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S. Sylvan Simon
Wallace Beery stars in this patriotic World War II drama about a tough retired Marine who is caught in the middle of the Philippines campaign, experiencing action, heroics, and tragedy. Gruff Sergeant Bailey has never actually been in combat, but when the Japanese invade, the untested leader finally sees battle, ironically as a civilian in charge of organizing the citizens' withdrawal.
At the time of the fall of the Philippines, US Marines would have been wearing the old-style Brodie helmets rather than the WWII M1 helmets used in the battle scene. See more »
U.S. Marine Corps Hymn
(also called "The Marines' Hymn")
Music by Jacques Offenbach from "Genevieve de Brabant" (1868)
Lyrics attributed to L.Z. Phillips (1919)
Main theme played often in the score and sung by marching bands See more »
In this leisurely-paced Technicolor flag-waver, grizzled, beer-bellied lout Wallace Beery plays a thirty-year sergeant major stationed in the Philippines just before the war. When he's forced into retirement, long-suffering wife Fay Bainter has to cope with his refusal to adapt to civilian life in their sleepy island village. He antagonizes the peace-loving neighbors with his gross manners and anti-Japanese sentiments, trains the local children in military maneuvers, and gets into brawling confrontations with shifty Niponese sailors. But once Pearl Harbor is attacked and the enemy advances on their town, Beery rallies the villagers to defense and goes out in a blaze of glory.
The climactic combat action is a long time coming, since the bulk of the movie is devoted to Beery's fatuous, self-aggrandizing antics. Whether condescending to his native troops (he refers to them as "little fellers" as though they were exotic incarnations of Jackie Cooper) or pouring on the 'aw shucks' geniality to a passel of adoring kids, this slob-king is a grating, grandstanding humbug. (What appeal could this man have possibly held for contemporary audiences? Perhaps as a fanciful role model for home front-bound middle-aged men -- the run-to-seed but still vital codger.)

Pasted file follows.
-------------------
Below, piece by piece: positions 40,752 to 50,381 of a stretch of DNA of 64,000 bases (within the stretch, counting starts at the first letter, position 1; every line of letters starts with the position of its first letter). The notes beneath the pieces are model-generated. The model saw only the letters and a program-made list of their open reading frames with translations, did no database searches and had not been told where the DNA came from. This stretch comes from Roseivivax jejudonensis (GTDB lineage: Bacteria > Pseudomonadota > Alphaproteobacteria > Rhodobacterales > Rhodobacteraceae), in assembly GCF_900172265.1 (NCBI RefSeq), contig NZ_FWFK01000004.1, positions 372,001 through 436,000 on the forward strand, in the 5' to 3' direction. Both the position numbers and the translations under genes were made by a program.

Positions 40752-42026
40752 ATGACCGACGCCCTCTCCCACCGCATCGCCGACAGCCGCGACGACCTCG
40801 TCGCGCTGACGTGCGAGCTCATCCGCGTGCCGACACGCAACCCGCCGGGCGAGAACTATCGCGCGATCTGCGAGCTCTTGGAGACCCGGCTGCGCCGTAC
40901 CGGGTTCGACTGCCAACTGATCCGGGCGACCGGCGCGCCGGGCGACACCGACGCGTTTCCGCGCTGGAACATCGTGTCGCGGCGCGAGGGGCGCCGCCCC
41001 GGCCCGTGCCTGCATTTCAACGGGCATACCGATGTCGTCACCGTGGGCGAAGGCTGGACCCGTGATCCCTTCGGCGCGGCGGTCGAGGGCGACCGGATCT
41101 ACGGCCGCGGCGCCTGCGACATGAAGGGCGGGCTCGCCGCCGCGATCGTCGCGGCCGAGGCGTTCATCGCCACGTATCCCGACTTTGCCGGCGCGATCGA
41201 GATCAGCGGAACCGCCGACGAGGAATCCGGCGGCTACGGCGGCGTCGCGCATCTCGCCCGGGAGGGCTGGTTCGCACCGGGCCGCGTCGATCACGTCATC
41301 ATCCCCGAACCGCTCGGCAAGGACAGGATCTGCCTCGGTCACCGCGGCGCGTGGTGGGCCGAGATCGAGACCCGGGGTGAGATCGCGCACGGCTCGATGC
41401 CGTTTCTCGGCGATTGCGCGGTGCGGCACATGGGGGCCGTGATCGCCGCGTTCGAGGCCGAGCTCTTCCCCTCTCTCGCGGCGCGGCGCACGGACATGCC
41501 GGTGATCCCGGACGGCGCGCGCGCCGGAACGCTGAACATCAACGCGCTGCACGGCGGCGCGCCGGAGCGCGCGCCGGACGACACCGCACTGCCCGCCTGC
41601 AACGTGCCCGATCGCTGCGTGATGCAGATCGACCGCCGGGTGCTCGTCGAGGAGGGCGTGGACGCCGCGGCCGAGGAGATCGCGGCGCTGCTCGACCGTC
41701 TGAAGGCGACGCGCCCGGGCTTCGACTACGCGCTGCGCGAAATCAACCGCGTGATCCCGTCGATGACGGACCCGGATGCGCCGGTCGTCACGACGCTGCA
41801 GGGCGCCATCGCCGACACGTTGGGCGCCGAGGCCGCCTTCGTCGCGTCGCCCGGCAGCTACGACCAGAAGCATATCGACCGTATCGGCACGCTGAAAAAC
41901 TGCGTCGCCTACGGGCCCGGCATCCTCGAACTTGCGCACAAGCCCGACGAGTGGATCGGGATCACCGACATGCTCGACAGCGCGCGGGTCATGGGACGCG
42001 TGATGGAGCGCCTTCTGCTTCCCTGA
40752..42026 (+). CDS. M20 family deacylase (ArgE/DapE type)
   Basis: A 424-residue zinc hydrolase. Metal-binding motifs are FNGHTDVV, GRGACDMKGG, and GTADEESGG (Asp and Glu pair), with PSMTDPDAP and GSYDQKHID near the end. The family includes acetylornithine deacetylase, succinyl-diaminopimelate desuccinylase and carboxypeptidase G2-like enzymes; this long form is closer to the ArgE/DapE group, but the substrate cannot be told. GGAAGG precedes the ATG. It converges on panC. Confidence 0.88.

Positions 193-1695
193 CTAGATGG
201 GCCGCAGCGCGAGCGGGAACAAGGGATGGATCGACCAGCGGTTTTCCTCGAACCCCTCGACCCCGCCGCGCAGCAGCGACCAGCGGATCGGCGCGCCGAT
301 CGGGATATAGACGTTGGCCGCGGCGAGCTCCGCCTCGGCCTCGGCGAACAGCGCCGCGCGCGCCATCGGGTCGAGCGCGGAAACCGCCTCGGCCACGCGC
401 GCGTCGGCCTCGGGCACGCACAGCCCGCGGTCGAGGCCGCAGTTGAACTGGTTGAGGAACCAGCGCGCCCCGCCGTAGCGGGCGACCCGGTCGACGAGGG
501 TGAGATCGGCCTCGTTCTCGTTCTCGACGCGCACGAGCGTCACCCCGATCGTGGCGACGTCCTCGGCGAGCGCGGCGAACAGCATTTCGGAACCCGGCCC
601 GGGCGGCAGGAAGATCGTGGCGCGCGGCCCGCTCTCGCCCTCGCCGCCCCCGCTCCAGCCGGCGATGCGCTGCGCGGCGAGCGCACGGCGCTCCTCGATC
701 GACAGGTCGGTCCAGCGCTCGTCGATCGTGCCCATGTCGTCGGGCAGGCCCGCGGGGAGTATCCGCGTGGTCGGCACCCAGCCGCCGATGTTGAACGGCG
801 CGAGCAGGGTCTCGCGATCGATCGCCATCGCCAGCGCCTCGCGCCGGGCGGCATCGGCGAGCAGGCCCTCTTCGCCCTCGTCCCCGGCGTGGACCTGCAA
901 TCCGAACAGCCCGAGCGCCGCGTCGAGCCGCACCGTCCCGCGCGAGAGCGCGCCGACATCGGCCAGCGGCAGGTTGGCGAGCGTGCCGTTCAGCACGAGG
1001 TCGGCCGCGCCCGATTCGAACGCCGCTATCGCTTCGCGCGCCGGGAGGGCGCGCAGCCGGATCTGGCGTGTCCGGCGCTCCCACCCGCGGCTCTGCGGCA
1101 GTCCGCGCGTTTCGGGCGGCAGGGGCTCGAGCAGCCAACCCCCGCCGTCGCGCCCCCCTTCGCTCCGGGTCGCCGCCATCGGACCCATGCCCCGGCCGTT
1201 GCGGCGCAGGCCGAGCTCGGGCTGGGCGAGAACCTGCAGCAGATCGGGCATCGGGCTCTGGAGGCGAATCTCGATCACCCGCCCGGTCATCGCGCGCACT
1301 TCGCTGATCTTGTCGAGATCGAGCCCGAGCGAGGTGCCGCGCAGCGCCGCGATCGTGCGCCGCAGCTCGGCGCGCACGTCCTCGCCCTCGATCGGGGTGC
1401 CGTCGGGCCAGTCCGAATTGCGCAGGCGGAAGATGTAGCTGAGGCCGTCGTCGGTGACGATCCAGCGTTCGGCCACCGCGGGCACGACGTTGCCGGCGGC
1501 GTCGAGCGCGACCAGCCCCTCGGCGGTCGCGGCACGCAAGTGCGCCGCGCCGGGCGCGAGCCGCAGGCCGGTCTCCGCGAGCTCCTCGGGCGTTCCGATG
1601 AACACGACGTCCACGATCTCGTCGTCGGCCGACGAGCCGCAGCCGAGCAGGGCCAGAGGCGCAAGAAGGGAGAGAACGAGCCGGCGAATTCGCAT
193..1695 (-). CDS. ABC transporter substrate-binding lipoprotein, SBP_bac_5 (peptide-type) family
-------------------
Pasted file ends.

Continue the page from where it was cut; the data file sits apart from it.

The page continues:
No less phony is the hubba-hubba Marilyn Maxwell as his incessantly smirking daughter; it's tough enough to believe the refined, genteel Bainter could have ever had a booty call with Beery, much less produced so dishy a specimen from such rot-gut sperm.
If one can last through all this spurious slop, the final thirty minutes deliver a Johnny-come-lately wallop. As Japanese bombers hover over a crowded church, director S. Sylvan Simon uses rapid-fire editing to build tension to a fever pitch. What follows is a grand scale action set-piece that is eye-filling and surprisingly fierce, weakened only by the unhinged spectacle of the tubby, lead-footed Beery traipsing through brush to single-handedly knock out an enemy machine gun emplacement. The movie seems to be telling us that a regiment of lumbering, dissipated fat men could have shortened the war by years. Fat chance.
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